Make yourself look good
Are you in regular employment? Have you got a documented history of saving money? Can you prove that you’ve got a few assets that are worth something? If you really want to get the best deal possible, you need to show the lender that you’ve got a steady income, and they’re confident it’s going to continue long into the future. Periods of unemployment or jumping from job to job can spook lenders, who will then increase their interest rates because of the perceived risk you present. Showing a savings history will demonstrate your ability to repay the loan, and having a deposit will reduce the amount you need to borrow. Having less debt is always better than borrowing more than you need, or can comfortably pay back. If you don’t think you’re going to look good to a lender, you might want to spend the next six months in a steady job saving a little money before revisiting the decision to buy a car.
Don’t put yourself under pressure
Lenders are going to try and load you up with as much debt as they can for as long as possible, after all the bigger your repayments the more money they make. So while that bright green Mercedes Benz 4WD might be the car of your dreams, the more practical Toyota Corolla is probably the smarter choice on this occasion. Do a simple budget to determine how much disposable income you have each month, and decide how much of it you can allocate to a car loan without putting you under financial stress. Having a nice car is one thing, but having to eat two-minute noodles for the next five years to pay back the debt is something else. Before entering into negotiations with a car loan lender, enter how much you’d like to borrow into an online car loan calculator. That will give you a good idea of what your monthly loan repayments will be, and help you decide if the car you want is feasible, or if you need to set your sights a little lower.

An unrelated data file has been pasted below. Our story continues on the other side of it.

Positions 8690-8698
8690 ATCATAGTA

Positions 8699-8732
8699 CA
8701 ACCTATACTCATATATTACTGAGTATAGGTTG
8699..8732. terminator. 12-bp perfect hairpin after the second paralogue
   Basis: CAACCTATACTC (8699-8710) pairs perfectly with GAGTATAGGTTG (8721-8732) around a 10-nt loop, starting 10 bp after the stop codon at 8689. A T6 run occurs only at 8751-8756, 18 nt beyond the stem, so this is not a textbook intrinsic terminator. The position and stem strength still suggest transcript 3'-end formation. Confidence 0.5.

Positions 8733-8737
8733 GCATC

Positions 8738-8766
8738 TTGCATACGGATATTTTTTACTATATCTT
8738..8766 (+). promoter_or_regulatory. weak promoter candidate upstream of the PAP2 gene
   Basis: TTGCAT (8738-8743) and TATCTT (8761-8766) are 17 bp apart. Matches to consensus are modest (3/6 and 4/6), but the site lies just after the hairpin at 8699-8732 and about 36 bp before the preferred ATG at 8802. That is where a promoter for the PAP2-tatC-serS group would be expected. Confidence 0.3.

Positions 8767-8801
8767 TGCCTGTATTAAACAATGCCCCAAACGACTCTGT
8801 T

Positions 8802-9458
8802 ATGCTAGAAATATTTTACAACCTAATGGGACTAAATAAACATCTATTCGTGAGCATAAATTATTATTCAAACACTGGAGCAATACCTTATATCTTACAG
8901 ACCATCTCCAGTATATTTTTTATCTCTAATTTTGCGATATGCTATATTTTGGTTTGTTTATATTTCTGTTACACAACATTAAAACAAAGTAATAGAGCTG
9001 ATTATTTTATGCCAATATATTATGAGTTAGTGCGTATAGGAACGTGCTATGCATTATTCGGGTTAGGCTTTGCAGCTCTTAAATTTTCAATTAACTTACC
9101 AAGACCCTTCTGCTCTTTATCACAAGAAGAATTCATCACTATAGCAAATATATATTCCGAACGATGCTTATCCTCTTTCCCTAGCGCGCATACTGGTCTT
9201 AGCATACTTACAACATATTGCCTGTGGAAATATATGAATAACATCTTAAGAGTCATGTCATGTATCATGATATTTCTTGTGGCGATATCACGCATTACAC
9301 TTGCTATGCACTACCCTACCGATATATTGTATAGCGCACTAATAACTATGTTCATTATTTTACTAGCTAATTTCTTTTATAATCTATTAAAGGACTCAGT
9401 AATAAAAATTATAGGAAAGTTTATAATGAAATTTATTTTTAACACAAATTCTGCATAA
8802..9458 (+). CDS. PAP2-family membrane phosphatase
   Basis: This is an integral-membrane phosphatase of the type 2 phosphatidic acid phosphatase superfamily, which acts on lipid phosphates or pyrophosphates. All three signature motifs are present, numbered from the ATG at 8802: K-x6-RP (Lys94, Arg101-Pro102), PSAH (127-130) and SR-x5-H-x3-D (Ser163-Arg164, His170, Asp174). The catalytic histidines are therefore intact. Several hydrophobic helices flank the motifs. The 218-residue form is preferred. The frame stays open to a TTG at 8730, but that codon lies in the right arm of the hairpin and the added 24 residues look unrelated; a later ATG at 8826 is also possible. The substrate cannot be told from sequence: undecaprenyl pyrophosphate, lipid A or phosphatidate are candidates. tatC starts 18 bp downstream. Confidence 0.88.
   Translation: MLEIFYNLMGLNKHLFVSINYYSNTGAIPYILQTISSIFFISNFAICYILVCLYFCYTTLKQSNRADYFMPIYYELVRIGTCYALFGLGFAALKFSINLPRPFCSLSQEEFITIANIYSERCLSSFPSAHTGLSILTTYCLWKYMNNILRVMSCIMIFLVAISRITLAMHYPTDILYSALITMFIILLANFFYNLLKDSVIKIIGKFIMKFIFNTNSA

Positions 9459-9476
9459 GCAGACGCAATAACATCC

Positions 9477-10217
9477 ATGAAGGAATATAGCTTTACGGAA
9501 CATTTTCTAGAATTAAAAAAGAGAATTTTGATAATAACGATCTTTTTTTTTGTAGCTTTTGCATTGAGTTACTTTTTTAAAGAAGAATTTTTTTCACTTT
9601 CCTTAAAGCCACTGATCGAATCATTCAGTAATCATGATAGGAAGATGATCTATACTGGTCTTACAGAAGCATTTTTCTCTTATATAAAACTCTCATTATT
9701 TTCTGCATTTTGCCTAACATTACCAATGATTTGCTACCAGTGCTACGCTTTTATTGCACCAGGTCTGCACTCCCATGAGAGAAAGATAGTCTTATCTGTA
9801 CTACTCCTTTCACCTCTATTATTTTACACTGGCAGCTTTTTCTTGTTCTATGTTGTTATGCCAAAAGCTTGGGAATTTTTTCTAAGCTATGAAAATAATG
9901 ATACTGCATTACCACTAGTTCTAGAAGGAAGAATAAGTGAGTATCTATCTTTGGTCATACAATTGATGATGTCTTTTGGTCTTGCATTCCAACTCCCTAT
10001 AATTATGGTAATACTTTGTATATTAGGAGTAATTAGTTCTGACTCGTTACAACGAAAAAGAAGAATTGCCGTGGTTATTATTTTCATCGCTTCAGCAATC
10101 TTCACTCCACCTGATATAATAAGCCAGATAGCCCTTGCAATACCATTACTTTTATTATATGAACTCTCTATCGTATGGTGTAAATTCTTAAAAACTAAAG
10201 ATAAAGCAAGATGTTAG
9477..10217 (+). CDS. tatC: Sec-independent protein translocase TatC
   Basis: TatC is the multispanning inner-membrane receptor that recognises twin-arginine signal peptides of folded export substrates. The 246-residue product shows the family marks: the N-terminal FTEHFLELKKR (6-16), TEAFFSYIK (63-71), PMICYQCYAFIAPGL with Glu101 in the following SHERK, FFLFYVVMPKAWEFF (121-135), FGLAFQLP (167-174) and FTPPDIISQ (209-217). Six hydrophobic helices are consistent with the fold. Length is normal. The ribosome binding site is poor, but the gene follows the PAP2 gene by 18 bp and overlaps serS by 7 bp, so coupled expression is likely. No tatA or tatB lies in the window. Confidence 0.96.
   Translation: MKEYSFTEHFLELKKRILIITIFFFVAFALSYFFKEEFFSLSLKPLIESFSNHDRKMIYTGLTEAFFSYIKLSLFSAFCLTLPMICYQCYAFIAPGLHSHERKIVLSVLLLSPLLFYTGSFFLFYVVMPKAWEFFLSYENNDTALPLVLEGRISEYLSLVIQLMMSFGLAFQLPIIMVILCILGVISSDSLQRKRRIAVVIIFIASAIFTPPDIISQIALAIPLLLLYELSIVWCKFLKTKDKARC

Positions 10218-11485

Be like Iceman
Maverick, Tom Cruise’s emotionally unstable character in Top Gun, didn’t like Iceman because he was always in control, but that’s what you’ve got to be like when negotiating with a car loan provider. The problem most people have in a negotiation is their inability to control their emotions. They’ve found the car they want and will accept almost any deal just so they can have it. This weakness is what lenders prey on, and has been the ruin of many people who get stuck paying back a debt they can’t afford for years on end. Before talking to a lender, set your parameters and don’t let emotions get in the way. Write down how much you’re willing to borrow, how much you want to pay back each month, how long you want the loan for, and how much you’re willing to repay over the life of the loan. If the lender isn’t willing to offer a car loan within your parameters, then walk away. If you can’t find any lender willing to offer a car loan within your parameters, then perhaps now is not the right time for you to buy a car.